We all remember the best and worst teachers in our lifetime. While teaching is a profound calling for some, others fall into it as a 9-5 job, not a calling. Here are the top 10 ways to be remembered as the worst teacher of all time. Before going any further… if you are stumbling down the road of becoming a terrible, horrible, no good, very bad teacher as Alexander’s day is described in the beloved story Alexander and the Terrible, Horrible, No Good, Very Bad Day now turned into a family comedic film, please check yourself, breathe and remember why you’re here in the first place. Teaching is not easy and not for the faint of heart: it demands tough, courageous and dedicated individuals and if you can’t handle the heat well, get out of the kitchen. While we all know what to do in terms of developmentally appropriate practice and forming strong relationships with children and families, here’s a list of what not to do as a teacher.

  1. Sitting down all of the time and being detached: ignoring students and being apathetic.    Why teach if you have no enthusiasm, interest or even concern? Students’ will pick up on this and will not want to be there either. You should be up and moving about helping, supporting, learning and teaching. Your job…is that. If you’re modeling apathy then we’re in trouble. Your students are doomed. Be present in the moments…so many of them are teachable ones.
  1. Always on computer, cell phone, reading something unrelated to the lesson. I know and realize we are in a technological age but what I cannot wrap my mind around is doing this inside of a classroom and/or while teaching. Sure, technology is awesome. However, always on a phone or computer while inside your classroom screams that a. something or someone outside of the classroom is more important than who is inside of it: b. your students.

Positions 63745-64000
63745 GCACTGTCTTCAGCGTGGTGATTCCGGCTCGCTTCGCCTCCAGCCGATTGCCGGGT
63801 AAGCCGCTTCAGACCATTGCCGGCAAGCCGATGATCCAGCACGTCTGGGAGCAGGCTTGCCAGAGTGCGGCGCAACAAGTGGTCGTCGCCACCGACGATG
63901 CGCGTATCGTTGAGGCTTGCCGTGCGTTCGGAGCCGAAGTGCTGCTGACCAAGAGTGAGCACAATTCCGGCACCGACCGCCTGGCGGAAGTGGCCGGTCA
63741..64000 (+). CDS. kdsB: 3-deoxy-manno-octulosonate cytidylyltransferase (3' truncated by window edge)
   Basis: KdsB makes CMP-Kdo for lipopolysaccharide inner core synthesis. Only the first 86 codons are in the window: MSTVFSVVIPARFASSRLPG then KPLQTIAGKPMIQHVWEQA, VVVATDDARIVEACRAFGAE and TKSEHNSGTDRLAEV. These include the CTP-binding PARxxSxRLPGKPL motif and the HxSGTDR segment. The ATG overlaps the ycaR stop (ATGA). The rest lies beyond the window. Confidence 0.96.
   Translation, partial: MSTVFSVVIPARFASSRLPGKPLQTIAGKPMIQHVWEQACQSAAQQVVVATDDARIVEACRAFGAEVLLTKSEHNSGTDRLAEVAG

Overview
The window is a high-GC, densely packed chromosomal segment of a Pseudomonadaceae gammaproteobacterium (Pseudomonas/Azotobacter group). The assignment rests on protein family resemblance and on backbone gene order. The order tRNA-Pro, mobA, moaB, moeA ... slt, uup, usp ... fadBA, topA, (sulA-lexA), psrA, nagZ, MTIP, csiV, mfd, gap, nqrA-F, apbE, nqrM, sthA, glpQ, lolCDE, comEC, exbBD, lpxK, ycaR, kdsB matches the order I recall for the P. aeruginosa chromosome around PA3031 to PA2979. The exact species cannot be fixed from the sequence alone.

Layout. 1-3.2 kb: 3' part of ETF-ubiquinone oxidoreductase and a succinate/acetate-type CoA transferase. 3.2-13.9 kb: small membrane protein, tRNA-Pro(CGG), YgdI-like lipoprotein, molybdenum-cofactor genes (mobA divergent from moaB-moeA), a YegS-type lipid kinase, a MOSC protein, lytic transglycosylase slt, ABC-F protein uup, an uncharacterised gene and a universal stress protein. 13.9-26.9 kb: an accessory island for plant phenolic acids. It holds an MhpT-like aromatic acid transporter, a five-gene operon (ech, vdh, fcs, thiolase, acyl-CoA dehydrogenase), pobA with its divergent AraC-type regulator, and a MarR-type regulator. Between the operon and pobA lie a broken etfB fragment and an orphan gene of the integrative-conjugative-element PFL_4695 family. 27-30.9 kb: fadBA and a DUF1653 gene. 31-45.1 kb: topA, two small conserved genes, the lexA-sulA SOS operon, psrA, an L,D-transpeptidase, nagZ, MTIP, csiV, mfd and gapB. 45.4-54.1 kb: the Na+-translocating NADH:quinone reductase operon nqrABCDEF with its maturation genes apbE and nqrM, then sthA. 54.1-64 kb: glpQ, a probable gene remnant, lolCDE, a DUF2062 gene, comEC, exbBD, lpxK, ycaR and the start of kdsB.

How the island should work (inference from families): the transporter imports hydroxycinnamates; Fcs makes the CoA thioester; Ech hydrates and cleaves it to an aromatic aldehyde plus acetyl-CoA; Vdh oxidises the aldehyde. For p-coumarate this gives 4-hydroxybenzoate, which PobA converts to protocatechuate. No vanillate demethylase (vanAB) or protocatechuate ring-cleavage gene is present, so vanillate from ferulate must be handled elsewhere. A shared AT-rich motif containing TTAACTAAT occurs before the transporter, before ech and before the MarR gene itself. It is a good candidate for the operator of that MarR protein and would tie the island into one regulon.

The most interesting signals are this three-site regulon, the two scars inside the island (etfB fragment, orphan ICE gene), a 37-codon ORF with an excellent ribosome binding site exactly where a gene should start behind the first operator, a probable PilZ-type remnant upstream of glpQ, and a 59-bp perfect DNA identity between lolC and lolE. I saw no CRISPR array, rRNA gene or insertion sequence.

1. Often has tantrums, is dramatic and loses it over small issues. No one is perfect but if everyday you have an issue then there is a problem not with your surroundings but in fact, you. You must have a reality check. Ok, life is not sunshine and rainbows 24/7 BUT if you can’t learn to manage a few raindrops then you need help. If you are losing your cool and calm mostly everyday then you need to figure it out, seek help and learn how to cope. How are you to help your students keep calm, cool and be collected if you’re exploding and tripping out about every little detail? Take a lesson from the book I Was So Mad by Mercer Meyer. That little critter was frustrated but figured it out.
  1. Complains, gossips and spreads rumors about colleagues, administration, families and children. Why and for what? Misery loves company for sure but if you are a true teacher then you don’t judge and wreak havoc and wreck relationships but build them. Communication in Latin means to come together. If you’re communication is not a coming together and building relationships then you should not be saying it. Reflect and work on how to work and play well with others. No one likes a complainer. If you don’t like something try to fix it and make it better…offer solutions.
  1. Teaches using only one strategy. Every student learns differently and needs a differentiated approach. You will not connect with children on an individual level if you 1. Don’t know who they are and 2. Have unrealistic expectations of him or her. In our current education world we can CHOOSE how and what approach to reach each and every child. I know and recognize it is hard work but it pays off. Connecting, caring and helping are at the heart of teaching and human existence. If your kid wants to write about it let them write about it, if your kid wants to dance about it let them dance about it, if your kid wants to draw/paint it out let them do it, if they want to sing it let them do it, if they want to talk about it let them do it, if they want to listen let them listen, if they want to whisper let them, if they want to act it out let them do it, if they want to test it out let them do it and so much more. Give them the freedom to do this. They will remember, appreciate and do that thing you let them do forever. And, most of all they will be good at it.